Why would someone need Big Happy Hair? Maybe to hide increasing insecurities we recognize that this is not a drill. The economy really is in trouble. And despite multiple years of being coaxed into a fearful state by alerts in a rainbow of colors, we weren't entirely equipped for a real crisis. Because this is more than a financial crisis. This is a crisis on our national identity. Consumerism is more than an approach to economics, it's our culture. And, compulsive consumerism, which has been allowed to burgeon uninhibited became an accepted path to euphoric gratification. So go ahead and make your hair happy America!

Except, these quick fixes may not work anymore. I honestly hope they don't. I hope that a different norm wins out, that we decide what we do for our community and for others is more important than what we have. I hope we realize that our desire for things hasn't made us any bigger or happier than our hair could be. Because the reality is, that this happy hair devise is simply a ruse, designed to makes something you have look like more than it is. And in the same way, we have looked to the things we have to make us more than we are, or rather more than we choose to be.

Monday, December 15, 2008

Knowing what you don't know...

A shoe was thrown at the President during a press conference in Iraq.

To which the President says, "What do I care if someone throws a shoe at me?"

He should care. He should care that Iraqis have taken to the streets by the thousands in support of their new national hero shoe hurler. He should care that gestures such as this are not as casually given as our favorite one finger salute. In fact, usually such a gesture results swords or automatic weapons being drawn. These are the makings of clan warfare not unlike it's cousin gang warfare, because in American gang culture there are similar gang sign gestures that have the same response.

So what does this mean about the stature of our outgoing President? Does it mean that he is now seen to be no more than a common thug in this part of the world. Or does his question reflect a glaring wanton ignorance that not only led to this war, but will prove to be the legacy that the President is desperately trying to fabricate?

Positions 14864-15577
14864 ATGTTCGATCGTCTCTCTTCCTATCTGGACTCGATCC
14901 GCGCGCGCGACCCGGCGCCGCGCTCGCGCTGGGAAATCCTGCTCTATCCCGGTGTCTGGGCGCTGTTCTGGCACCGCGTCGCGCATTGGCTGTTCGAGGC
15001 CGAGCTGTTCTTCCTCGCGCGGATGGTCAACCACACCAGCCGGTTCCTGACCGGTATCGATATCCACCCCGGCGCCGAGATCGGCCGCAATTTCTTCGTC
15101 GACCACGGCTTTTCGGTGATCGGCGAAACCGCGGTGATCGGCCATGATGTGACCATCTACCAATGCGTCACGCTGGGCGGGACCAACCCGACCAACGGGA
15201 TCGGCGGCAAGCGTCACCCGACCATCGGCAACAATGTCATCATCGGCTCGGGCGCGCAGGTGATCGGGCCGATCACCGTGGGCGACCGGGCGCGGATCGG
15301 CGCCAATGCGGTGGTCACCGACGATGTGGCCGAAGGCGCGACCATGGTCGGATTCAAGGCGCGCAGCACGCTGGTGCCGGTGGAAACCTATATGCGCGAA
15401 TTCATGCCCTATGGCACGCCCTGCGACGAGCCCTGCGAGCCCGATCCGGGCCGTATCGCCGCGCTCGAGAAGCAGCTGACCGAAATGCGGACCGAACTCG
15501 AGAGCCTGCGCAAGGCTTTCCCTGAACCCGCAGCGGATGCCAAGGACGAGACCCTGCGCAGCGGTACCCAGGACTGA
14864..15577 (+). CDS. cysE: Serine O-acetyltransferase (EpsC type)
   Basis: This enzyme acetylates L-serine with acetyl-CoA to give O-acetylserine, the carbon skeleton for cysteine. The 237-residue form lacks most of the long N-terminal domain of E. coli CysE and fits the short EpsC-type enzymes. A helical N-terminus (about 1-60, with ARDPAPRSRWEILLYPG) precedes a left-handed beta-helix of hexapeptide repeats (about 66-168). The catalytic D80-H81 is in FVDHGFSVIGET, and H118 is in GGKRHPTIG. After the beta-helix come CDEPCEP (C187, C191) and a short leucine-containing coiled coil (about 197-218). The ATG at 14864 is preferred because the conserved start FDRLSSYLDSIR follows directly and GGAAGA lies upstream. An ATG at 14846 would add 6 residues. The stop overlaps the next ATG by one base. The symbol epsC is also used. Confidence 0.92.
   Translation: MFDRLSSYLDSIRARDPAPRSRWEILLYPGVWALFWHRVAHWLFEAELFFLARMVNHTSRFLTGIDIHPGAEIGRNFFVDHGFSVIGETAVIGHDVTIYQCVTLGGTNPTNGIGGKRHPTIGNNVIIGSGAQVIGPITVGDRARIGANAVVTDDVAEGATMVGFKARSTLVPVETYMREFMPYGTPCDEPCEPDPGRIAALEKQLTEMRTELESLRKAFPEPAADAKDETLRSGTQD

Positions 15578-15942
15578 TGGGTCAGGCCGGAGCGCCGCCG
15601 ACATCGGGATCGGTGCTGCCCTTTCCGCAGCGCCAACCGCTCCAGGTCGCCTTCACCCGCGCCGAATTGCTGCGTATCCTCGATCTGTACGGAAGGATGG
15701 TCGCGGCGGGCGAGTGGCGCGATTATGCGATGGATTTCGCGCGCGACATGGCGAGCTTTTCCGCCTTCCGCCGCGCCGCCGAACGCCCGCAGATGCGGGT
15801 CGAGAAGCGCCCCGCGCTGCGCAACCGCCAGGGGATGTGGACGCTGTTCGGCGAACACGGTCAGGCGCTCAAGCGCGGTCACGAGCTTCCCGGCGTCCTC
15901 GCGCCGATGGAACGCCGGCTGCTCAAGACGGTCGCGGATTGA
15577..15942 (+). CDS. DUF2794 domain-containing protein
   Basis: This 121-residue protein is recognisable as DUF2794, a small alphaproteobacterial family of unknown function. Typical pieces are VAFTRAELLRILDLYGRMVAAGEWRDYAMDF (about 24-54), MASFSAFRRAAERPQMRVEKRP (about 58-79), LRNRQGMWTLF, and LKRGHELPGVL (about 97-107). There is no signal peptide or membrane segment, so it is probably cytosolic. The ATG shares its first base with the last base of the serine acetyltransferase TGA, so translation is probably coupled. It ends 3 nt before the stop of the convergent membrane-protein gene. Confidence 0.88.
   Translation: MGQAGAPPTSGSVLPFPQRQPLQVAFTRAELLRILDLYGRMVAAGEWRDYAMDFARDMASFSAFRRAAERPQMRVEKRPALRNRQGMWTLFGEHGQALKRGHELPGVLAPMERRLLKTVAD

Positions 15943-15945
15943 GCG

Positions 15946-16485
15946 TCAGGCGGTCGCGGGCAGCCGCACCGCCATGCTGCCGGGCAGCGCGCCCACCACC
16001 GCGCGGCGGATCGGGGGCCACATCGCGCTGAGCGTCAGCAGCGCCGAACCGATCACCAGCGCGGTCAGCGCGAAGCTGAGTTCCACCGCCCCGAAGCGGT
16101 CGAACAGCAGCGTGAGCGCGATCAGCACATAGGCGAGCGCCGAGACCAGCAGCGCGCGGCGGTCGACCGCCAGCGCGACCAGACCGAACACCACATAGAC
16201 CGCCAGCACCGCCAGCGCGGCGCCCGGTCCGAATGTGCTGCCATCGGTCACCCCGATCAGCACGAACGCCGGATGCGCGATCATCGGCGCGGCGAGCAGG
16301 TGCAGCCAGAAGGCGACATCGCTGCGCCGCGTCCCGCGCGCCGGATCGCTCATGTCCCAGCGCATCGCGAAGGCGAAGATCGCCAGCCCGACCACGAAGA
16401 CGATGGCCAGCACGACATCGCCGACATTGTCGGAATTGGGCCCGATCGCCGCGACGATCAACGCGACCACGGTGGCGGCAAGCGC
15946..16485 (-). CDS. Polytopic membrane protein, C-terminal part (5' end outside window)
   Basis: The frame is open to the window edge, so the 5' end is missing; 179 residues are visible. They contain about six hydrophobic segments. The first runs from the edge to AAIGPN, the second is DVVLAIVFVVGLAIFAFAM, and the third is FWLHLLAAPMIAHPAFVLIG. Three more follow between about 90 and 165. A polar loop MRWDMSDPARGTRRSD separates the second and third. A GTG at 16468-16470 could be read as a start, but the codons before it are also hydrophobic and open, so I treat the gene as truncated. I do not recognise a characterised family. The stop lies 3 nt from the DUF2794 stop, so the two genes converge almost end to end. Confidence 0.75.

A shoe was thrown at the President during a press conference in Iraq.

Monday, December 8, 2008

Yes, the holidays are upon us. Call me sentimental, but there is a familiar feel to this year's season that I haven't felt for a long, long time. I was born in 1971. I can remember the Carter recession, long gas lines, and advertisements in grocery stores that identified them as "inflation fighters." The ad that comes to mind was a huge screen print poster of a woman cracking the word "INFLATION" in half with a rolling pin.

In those days we shopped at K-Mart where the novelty was that everything was made in China. And Christmas then meant maybe one toy we asked for and then a lot of kick-knacks. We always got pajamas, and on a good year slippers too. Stocking-stuffers included hair ribbons, Q-tip swabs, a toothbrush, and my mother's special care package that had an apple, a tangerine, hard ribbon candy and mixed nuts.

As the current financial crisis continues, I can't help but be encourage by an increase in what I consider sanity to holiday purchases. The frenzy seems to be gone, and in it's place thoughtfulness has re-emerged as consumers carefully consider how to spend the money they actually have as opposed to a ridiculous amount of credit used in years past. Gift giving, with the absence of credit just may regain its soul, and in turn so might the holiday season.